Hope this last letter of mine finds you hale and hearty.
By the time you will receive this letter, I will have gone far away. Back in the lap of the elements that created me.
I still remember when I saw you the last time. I was standing silently in a corner of that big terrace of yours.
You came running up the stairs (I know you were running. The music of your anklets said so. Your short, quick breath also told it.)
You ran your daily errands and left silently. Did not spare a glance for me.
This morning, you did not come for your daily walk. And by noon, it was time for me to go.
I am glad you were not there at that time. For, I still remember the curious look on that 7 year old face of yours when your grandmother, along with other lady from your neighbourhood, was setting me up in that corner.
The mud plasters on my walls … your first experience of shaping a structure out of clay, mud and water.
Few years later, you grasped that this is the fundamental of pottery and kuchcha architecture.
And aeons later, you understood the strength and determination exhibited by this simple combination.
I also remember how you all used to relish those wintery delights of daal makhani, cocumber salad and tandoori rotis, complete with my earthy aromas.
The wonderful times when the male members of the house would set up the fire in my hearth; you kids would come rushing with dough container, water, clarified butter, caserols; followed by the ladies who would then set about their task of making chappatis. Then you would all get a chance to apply clarified butter and stack the chappatis in the casseroles.
With the big joint family, your mother had ample support to handle this exerting and dangerous task. Your grandmother and your aunt were always willing to lend their hands (or rather I should say arms).
But of late your mother had to handle everything on her own. And wow, did she just handle it. She even made the task a fun for me.
She would experiment with stuffed tandoori paranthas. So, I never knew what challenge would be presented … aloo , onion, paneer … until it was put up against my walls. And then it was upto me to turn it to a delicious treat for all of you.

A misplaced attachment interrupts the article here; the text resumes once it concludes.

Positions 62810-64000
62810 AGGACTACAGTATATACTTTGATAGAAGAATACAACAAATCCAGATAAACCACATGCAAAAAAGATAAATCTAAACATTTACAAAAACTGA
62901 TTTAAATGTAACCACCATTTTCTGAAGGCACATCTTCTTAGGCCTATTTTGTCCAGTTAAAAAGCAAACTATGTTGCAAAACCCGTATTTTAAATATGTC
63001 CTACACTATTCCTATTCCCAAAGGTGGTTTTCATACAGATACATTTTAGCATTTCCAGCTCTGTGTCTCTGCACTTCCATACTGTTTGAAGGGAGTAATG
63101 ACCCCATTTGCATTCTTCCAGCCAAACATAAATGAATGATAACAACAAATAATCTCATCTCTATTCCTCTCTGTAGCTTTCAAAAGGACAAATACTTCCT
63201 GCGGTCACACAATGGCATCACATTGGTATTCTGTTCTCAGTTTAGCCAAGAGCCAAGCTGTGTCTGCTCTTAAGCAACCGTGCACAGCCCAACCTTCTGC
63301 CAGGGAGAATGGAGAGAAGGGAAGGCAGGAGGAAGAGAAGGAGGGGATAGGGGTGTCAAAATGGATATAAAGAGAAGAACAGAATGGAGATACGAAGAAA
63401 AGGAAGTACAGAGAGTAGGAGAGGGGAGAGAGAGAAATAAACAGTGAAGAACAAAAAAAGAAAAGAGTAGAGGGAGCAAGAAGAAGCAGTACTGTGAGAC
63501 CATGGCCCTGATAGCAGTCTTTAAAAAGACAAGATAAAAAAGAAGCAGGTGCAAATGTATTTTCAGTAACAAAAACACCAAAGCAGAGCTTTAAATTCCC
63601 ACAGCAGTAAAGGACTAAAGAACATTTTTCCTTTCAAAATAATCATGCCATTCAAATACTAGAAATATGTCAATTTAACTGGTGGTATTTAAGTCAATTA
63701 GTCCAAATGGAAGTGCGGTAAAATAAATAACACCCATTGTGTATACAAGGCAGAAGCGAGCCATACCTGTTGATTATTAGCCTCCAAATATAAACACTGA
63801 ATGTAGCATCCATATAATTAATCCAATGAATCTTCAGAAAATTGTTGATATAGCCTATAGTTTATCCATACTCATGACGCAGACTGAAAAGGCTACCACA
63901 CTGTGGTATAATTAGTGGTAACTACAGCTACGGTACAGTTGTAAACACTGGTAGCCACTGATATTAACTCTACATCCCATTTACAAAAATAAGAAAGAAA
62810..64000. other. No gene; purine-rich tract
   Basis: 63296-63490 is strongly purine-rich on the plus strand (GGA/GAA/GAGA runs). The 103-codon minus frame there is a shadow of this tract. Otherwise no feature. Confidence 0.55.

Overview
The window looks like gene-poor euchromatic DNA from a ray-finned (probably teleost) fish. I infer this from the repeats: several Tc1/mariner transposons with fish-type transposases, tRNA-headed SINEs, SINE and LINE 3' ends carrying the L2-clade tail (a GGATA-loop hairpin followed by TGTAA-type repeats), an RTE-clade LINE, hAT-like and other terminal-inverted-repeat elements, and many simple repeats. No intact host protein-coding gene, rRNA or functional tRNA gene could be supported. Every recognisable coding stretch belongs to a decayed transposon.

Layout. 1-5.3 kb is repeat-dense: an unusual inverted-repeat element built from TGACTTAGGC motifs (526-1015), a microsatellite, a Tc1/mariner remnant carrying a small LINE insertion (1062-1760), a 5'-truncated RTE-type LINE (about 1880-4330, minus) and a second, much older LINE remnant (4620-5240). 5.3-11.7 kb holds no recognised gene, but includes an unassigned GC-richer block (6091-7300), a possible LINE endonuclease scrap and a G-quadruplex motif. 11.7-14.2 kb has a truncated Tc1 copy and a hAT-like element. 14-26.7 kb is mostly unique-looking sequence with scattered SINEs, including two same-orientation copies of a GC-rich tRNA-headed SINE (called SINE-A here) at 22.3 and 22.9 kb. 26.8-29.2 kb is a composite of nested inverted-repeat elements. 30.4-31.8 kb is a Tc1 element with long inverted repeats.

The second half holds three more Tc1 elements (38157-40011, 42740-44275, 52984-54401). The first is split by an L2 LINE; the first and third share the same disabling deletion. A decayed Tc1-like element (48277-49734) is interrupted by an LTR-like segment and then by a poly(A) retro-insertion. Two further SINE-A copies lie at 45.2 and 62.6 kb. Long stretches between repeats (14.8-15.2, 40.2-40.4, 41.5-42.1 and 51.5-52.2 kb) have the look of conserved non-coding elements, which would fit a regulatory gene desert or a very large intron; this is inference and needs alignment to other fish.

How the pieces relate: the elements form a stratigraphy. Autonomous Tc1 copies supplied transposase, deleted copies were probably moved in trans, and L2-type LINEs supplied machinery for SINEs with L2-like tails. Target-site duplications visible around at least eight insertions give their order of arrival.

In the process her arms got many a scaldings and burns, and I am sorry for each one of them.
I know you thought of me as something of permanence. So, you never saw me ageing.
I was there when you fell down and hurt yourself and I was there when your nephew fell down and hurt himself.
I was there when you were sad and crying and I was there when you were happy and smiling.
I was there when you played badminton with your sister. And I was there when your sister got married.
But, trust me. 20 years is a long time of association with fire, sun, rain and storms. It had taken its toll. I was not the same old healthy myself.
The rains this year put the final nail in the coffin. I was all done. So done. Finally, it was time to say good bye.
I knew no more renovations could save me from the inevitable. Not with electric tandoors (I know you still haven’t gotten the hang of it), dish tv installations on the rooftop, the monkeys prowling day and night, and fuel availability at all time low.
I have no regrets. I have had a great life. But the grass always appear greener on the other side. Does it not?
One more season, month, week or day. Anything … nothing.
So I guess, I should let you know, that tomorrow when you will go up for the walk, this friend of yours will not be standing in the corner. It would have left forever.
But don’t be disheartened. I heard your mother telling your granny that they can always get my sibling and put it up again. (Yes, the ones like me are available readymade now-a-days. Ah! How times change.)
So be good to it. Who knows, it might just be me ... re-incarnated and rejuvenated.
Take care. Bbye. And pay my regards to everybody back there.
P.S. I will miss you.